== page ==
If I'm going to remove the wheels, I strap the bike to the lift.



Here's a sample HF coupon that was in the July issue of Rider magazine.







jb
 

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I use the same one jbfla uses. Got mine at Menards on sale for $50 last spring. I put two 2X4" pieces at 90 degrees to the supports on there now, and it props up my TW beautifully. I strap it down when I'm working on it to avoid knocking it over when I'm not paying attention.



Dan
 

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Discussion Starter #14
I was able to return the one I got from Cycle Gear with no problems. I think I'll use the milk-crate solution for now, but I have an idea in my head I'm going to give a try when I get some time to play with it. I'll post a pic here if it works out.



It's a variation of this idea I saw on YouTube. If the guy can do it with a massive bike like the one shown, it should work with a TW don'tcha think?



[media]http://www.youtube.com/watch?v=gYjwB6F7EJI[/media]
 

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i'd be curious to see what you come up with...the boulevard in that video has nice long horizontal frame tubes to do that with...but the TW doesn't...maybe if you used some type of rectangular cross-section railroad tie instead of a board??...or bolt/laminate a few boards together??...it would help provide a bigger area for the bike to sit on and you probably wouldn't have to move it like the video
 

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I was able to return the one I got from Cycle Gear with no problems. I think I'll use the milk-crate solution for now, but I have an idea in my head I'm going to give a try when I get some time to play with it. I'll post a pic here if it works out.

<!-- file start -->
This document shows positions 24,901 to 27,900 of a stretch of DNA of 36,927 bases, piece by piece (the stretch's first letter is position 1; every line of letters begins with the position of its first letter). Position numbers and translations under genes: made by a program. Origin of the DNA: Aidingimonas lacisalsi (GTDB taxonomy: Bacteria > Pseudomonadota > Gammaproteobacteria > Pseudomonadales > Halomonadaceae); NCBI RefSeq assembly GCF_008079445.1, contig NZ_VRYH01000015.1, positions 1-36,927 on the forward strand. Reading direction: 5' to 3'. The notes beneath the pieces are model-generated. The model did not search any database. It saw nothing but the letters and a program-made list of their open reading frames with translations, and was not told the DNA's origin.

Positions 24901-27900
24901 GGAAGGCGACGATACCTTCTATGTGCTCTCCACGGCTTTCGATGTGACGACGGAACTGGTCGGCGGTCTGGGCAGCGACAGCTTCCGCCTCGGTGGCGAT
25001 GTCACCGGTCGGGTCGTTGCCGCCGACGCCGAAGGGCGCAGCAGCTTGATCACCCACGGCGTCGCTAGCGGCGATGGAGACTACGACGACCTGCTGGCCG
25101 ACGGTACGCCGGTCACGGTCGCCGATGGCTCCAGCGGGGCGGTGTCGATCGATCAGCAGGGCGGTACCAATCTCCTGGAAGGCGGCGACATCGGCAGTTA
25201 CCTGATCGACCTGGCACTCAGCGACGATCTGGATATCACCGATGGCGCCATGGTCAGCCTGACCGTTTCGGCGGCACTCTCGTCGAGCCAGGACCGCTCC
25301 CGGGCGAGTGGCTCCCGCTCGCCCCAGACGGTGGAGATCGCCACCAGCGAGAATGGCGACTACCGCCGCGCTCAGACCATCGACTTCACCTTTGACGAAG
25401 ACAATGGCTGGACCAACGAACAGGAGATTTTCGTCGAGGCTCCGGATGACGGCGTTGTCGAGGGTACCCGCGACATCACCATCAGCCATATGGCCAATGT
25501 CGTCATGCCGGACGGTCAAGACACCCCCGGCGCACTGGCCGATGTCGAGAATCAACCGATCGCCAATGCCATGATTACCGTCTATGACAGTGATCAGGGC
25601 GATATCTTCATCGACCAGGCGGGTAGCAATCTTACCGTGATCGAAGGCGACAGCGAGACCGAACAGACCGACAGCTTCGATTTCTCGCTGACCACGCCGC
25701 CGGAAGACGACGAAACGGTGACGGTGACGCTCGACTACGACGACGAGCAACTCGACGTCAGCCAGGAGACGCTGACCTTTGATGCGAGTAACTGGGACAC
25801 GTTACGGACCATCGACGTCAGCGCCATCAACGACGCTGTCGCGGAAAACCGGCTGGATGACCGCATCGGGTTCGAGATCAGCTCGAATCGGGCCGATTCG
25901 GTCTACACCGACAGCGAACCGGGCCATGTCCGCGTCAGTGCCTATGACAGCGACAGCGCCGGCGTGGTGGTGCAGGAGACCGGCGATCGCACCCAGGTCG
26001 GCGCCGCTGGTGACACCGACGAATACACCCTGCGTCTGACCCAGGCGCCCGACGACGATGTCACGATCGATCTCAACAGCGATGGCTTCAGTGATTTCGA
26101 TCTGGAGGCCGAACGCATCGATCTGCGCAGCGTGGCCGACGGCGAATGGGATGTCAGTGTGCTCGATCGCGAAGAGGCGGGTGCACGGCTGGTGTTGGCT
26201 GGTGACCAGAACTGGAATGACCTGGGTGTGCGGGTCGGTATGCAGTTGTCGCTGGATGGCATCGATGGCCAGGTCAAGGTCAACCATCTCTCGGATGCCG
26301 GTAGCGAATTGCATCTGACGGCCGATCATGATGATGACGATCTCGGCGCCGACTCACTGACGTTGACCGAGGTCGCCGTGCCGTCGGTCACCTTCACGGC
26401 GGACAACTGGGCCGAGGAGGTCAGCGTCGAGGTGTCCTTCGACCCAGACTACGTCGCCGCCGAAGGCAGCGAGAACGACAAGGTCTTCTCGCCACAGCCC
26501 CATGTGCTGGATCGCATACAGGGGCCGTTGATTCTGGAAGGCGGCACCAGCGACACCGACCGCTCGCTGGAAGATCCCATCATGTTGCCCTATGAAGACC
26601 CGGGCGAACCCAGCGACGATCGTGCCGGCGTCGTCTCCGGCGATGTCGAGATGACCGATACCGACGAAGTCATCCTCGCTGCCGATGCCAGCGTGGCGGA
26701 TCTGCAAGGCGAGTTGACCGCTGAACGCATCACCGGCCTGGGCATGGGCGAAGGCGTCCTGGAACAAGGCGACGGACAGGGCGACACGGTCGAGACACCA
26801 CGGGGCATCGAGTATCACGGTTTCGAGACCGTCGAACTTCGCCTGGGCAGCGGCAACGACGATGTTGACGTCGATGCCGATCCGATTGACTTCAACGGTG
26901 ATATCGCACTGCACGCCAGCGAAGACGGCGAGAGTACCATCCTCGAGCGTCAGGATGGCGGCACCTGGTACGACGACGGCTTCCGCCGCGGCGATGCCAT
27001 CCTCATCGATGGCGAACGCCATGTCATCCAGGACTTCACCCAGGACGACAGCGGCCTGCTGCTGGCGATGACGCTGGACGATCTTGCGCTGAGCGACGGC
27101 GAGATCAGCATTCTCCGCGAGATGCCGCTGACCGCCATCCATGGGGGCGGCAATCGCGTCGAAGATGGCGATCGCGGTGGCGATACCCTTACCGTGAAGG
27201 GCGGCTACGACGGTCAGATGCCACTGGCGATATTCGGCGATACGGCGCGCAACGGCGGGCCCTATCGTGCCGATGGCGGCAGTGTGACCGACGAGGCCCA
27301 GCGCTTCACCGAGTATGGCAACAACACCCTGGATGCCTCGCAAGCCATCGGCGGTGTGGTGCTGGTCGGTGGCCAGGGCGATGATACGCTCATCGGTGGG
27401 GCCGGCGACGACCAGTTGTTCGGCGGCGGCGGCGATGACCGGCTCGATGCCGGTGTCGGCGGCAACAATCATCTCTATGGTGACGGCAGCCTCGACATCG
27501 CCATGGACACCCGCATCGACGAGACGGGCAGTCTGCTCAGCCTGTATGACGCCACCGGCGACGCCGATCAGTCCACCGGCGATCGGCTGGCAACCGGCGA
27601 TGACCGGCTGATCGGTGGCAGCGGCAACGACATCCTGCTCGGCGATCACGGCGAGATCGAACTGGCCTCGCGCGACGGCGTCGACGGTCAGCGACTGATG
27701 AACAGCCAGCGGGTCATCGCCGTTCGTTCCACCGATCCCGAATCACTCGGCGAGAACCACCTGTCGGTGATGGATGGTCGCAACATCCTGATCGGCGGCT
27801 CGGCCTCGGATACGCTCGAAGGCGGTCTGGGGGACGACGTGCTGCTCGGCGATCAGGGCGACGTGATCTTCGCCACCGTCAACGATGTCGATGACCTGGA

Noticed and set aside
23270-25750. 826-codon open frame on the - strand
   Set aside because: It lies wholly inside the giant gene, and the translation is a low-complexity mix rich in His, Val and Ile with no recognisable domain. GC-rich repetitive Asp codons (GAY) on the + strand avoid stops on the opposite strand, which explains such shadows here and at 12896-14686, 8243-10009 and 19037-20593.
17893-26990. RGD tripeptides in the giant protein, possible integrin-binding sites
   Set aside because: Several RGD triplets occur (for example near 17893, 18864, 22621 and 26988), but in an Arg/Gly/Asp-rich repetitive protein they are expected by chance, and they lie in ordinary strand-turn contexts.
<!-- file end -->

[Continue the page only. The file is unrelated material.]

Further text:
It's a variation of this idea I saw on YouTube. If the guy can do it with a massive bike like the one shown, it should work with a TW don'tcha think?



[media]http://www.youtube.com/watch?v=gYjwB6F7EJI[/media]


Hey Truelight,



I like this idea, I am going to make one up and try it when I get a chance. Should work fine with the thicker Ricochet skidplate that I currently have on my bike. Might bend up the stock skidplate (which is made from old dog food cans!).



Brian
 

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Discussion Starter #17
[quote}Might bend up the stock skidplate (which is made from old dog food cans!).[/quote]



So true!




Ya gotta wonder sometimes what Yamaha was thinking to save a few bucks. The skid plate and their decision to discontinue putting the kick starter on the newer bikes are on the list of "dumb decisions to save a few dimes." (or I guess that would be yen huh?)
 

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Discussion Starter #20
Back the the day, motorcycles often had what were referred to as "jack stands" if I recall, put on the bikes by the manufacturers. How come this idea died out?